LinkedIn is adding prepopulated fields on its resume building platform to include stay-at-home parent, maternity and paternity leave, and other ways to indicate that a person has taken some time away from traditional work. They are also planning to add pronoun identification. The ability to fill in holes on resumes is especially important post-pandemic as many who were unemployed re-enter the job market.
Abortion Law Counter
Global Action on Period Poverty: Fix this bloody mess
Crimson tide, Aunt Flo, lady business, that time of the month, Carrie - the list goes on. The number of euphemisms used to avoid saying the word “period” in public is staggering. The stigma around periods is not only dangerous, it is preventing us from making progress in addressing period poverty. Stigma can take many forms including simple discomfort in discussing the topic to excluding people who are menstruating from society. Stigma stifles intelligent discussion of hygiene and dignity. Stigma allows practices like taxing period products as luxuries or not providing period products in public bathrooms to stand without question. There really is no argument for not making period products publicly available as we do toilet paper and paper towels. But discomfort with the discussion prevents progress both in legislatures and with the education of the general public.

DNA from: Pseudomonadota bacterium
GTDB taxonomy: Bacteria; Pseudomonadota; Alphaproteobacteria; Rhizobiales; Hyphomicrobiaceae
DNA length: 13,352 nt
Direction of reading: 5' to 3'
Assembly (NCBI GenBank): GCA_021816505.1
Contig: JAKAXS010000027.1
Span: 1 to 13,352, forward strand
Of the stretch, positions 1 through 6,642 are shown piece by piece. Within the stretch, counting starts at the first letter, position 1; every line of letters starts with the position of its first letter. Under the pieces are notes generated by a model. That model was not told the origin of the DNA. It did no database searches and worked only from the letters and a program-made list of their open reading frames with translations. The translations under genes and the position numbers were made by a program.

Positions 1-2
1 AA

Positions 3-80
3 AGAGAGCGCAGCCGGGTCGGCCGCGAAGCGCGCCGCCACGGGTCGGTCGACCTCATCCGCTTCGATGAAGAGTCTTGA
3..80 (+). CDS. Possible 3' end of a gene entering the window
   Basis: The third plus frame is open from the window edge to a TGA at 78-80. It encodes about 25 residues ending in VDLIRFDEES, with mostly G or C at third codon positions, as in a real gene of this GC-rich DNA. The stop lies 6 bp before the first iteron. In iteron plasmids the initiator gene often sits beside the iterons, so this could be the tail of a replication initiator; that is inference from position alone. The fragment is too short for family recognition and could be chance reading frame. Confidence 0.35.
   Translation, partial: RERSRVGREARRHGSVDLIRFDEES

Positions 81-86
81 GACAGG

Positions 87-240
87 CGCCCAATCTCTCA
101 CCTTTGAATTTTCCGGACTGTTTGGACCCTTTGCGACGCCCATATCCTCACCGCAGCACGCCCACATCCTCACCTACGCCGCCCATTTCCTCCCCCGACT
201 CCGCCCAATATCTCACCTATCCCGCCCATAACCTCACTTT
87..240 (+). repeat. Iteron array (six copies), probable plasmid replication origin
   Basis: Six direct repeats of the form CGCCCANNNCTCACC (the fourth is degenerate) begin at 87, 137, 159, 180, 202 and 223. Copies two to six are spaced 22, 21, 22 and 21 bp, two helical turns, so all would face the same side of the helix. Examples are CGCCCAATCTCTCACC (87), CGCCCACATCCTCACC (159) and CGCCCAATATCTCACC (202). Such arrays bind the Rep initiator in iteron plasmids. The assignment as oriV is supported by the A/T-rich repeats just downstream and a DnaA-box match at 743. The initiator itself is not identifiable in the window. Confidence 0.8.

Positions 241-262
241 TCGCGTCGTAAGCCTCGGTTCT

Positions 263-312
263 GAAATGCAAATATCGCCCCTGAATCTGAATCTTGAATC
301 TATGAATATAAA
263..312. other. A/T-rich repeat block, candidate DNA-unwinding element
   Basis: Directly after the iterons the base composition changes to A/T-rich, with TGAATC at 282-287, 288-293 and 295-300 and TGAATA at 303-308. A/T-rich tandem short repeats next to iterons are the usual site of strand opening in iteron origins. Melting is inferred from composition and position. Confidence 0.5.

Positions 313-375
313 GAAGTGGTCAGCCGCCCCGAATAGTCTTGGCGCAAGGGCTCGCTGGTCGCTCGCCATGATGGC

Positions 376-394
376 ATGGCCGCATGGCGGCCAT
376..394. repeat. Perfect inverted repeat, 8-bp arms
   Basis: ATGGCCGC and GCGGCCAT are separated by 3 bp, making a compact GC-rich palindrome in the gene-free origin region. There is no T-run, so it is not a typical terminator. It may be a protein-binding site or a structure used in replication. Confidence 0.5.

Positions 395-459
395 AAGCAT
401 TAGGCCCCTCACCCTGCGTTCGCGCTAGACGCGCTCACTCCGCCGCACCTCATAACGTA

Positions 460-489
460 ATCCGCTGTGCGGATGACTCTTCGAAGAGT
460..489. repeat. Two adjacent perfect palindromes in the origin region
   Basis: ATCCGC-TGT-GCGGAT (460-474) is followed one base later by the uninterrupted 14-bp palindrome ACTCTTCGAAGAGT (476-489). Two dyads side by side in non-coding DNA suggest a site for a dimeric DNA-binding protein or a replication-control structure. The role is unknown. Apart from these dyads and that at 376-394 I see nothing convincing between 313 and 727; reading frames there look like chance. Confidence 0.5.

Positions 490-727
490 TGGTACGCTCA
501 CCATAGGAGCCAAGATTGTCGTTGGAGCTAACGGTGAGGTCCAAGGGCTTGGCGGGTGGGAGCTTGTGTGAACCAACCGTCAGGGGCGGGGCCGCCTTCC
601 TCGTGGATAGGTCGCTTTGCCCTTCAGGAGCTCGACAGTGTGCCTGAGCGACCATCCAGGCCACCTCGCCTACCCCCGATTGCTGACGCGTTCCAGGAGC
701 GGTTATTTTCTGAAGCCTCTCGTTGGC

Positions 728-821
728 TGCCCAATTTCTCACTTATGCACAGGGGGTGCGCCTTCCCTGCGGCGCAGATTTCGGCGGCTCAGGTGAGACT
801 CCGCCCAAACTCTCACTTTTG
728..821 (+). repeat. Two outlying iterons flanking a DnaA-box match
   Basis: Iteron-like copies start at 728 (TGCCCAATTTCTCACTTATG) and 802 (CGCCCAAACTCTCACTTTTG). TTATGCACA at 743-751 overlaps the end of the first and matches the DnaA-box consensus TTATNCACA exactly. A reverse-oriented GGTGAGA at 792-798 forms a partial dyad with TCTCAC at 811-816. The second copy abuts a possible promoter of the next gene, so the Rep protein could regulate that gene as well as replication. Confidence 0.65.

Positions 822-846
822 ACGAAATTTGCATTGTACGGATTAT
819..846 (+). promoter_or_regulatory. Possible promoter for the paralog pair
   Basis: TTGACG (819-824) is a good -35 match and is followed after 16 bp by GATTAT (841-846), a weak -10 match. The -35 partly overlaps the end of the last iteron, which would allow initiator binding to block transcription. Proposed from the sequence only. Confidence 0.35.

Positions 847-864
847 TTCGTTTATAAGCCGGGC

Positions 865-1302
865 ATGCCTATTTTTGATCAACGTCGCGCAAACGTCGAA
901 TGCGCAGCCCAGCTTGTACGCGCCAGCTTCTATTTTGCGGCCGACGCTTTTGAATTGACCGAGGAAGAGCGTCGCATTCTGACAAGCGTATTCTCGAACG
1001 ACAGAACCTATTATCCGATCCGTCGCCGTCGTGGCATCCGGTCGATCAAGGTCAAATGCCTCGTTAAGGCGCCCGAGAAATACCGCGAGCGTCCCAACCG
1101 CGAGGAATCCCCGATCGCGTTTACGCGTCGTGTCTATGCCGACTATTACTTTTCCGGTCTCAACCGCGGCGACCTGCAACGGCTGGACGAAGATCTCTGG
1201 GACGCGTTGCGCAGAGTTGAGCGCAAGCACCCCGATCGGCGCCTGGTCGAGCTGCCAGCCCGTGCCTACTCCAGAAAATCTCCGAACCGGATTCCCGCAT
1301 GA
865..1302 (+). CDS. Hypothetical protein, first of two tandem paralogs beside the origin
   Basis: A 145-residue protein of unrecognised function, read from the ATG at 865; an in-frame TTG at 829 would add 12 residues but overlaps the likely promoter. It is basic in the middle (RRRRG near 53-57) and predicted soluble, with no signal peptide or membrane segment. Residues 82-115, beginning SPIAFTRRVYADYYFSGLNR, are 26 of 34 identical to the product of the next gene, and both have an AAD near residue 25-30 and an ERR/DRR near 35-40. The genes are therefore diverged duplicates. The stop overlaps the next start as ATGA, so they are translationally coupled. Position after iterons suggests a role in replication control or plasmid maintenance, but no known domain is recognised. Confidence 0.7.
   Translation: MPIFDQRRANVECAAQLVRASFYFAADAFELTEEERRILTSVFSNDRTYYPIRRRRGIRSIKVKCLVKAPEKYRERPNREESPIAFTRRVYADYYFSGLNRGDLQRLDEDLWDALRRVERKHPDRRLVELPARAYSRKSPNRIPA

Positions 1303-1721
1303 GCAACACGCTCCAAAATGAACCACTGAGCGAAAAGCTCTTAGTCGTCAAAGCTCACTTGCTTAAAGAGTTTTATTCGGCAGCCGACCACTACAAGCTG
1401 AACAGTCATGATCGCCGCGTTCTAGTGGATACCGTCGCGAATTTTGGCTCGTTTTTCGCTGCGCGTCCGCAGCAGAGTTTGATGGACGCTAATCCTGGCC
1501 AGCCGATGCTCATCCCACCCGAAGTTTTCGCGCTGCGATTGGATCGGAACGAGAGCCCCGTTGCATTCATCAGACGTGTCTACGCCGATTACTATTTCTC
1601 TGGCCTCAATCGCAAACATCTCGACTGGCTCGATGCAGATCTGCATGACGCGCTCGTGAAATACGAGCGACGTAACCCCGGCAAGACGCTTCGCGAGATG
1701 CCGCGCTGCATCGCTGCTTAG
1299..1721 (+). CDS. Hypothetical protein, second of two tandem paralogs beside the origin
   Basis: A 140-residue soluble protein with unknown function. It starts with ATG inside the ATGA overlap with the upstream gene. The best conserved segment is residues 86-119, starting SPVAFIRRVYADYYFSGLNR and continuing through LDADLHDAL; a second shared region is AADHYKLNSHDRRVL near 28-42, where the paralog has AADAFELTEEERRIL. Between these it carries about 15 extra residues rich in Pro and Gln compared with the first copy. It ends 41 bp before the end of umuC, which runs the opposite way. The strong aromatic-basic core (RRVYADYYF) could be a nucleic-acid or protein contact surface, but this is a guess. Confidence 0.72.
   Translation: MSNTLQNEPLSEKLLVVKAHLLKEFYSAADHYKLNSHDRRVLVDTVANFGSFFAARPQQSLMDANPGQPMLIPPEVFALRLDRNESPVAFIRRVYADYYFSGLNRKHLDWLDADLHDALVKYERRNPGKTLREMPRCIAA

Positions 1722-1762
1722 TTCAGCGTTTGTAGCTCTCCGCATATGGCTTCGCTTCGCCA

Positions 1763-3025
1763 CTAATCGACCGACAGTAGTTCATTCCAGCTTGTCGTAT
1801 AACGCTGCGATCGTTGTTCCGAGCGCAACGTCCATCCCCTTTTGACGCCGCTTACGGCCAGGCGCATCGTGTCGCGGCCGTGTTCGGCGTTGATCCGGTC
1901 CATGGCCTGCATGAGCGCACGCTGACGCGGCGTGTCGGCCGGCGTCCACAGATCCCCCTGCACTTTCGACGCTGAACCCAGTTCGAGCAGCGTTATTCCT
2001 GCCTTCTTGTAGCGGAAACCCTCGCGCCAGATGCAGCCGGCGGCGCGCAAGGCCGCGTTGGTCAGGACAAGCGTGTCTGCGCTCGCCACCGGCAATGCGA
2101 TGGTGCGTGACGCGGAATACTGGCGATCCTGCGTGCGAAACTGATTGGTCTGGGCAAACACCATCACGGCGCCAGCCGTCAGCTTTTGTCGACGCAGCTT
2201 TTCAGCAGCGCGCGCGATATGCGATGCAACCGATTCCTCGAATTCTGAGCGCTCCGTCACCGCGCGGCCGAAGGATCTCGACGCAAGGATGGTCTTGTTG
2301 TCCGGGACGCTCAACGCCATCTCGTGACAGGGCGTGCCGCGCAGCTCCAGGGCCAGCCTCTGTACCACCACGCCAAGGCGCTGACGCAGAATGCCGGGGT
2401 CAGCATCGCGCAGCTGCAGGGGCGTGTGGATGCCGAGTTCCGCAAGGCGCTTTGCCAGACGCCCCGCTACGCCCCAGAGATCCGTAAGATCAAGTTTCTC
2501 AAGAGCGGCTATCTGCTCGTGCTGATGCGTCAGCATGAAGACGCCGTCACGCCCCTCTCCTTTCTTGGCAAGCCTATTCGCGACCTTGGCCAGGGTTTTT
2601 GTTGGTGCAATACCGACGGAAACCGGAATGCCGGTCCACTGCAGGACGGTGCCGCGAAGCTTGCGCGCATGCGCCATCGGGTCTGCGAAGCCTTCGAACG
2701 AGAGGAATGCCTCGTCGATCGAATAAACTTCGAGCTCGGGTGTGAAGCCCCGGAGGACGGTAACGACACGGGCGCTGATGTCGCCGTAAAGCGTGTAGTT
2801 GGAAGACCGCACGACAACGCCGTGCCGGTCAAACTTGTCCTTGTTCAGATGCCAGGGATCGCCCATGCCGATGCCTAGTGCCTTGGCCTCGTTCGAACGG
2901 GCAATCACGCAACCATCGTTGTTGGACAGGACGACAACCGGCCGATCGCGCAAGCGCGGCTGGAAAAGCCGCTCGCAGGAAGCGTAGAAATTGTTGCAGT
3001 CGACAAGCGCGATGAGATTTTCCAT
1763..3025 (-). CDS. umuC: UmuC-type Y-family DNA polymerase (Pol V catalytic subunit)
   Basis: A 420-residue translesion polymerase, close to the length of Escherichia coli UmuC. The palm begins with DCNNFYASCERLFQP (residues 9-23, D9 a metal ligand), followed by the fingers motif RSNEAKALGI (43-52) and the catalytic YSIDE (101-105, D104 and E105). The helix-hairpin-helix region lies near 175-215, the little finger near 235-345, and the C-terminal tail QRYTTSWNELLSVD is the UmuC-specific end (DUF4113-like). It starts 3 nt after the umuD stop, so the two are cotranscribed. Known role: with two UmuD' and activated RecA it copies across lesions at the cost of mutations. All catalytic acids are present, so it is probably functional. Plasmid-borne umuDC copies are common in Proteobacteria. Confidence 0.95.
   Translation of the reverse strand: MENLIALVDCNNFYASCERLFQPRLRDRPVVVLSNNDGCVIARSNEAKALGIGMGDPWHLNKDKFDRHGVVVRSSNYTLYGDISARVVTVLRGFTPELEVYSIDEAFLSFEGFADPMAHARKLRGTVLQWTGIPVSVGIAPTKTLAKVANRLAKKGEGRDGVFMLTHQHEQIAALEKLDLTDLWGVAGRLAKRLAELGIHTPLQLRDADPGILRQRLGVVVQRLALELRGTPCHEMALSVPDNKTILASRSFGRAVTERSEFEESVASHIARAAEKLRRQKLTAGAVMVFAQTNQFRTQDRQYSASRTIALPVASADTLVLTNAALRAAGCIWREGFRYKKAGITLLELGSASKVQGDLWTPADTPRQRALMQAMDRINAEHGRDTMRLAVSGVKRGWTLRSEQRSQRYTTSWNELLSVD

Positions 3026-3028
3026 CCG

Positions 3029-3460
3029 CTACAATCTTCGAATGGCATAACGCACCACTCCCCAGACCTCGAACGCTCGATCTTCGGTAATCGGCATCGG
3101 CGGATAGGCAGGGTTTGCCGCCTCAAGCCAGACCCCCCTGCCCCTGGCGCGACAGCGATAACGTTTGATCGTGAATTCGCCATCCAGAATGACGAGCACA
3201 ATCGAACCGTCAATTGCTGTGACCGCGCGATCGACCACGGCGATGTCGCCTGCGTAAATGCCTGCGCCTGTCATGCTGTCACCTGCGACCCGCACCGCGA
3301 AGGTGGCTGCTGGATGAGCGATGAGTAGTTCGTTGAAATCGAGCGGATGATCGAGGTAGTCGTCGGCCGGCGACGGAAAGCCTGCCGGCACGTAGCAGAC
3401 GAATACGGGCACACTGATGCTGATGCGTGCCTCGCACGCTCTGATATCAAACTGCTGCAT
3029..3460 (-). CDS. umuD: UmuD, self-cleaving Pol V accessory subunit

Ever so slowly, discussion of menstruation is becoming more acceptable, and nowhere is that more obvious than in the advertising space. From the brash and funny ad for Flex to the visceral Always “What the Gush?” moment to the artistic Thinx period underwear subway ads, we see a more open discussion of period products. By making period advertising that grabs people’s attention and actually explains what is happening, these companies are helping to normalize talking about periods. And that is, of course, a good thing. But does it lead to more access to products?
A Global Issue
Period poverty is an international phenomenon drawing attention in legislatures globally over the past decade. The term refers to the fact that many people are not able to regularly afford period products like pads and tampons. As a result, they miss many days of school or work and suffer huge hits to their dignity. Over the past decade, Namibia, Kenya, Canada, Australia, and India passed laws dropping taxes on period products. New Zealand is providing free period products in schools. And in Scotland, they are providing period products free of charge to anyone needing them.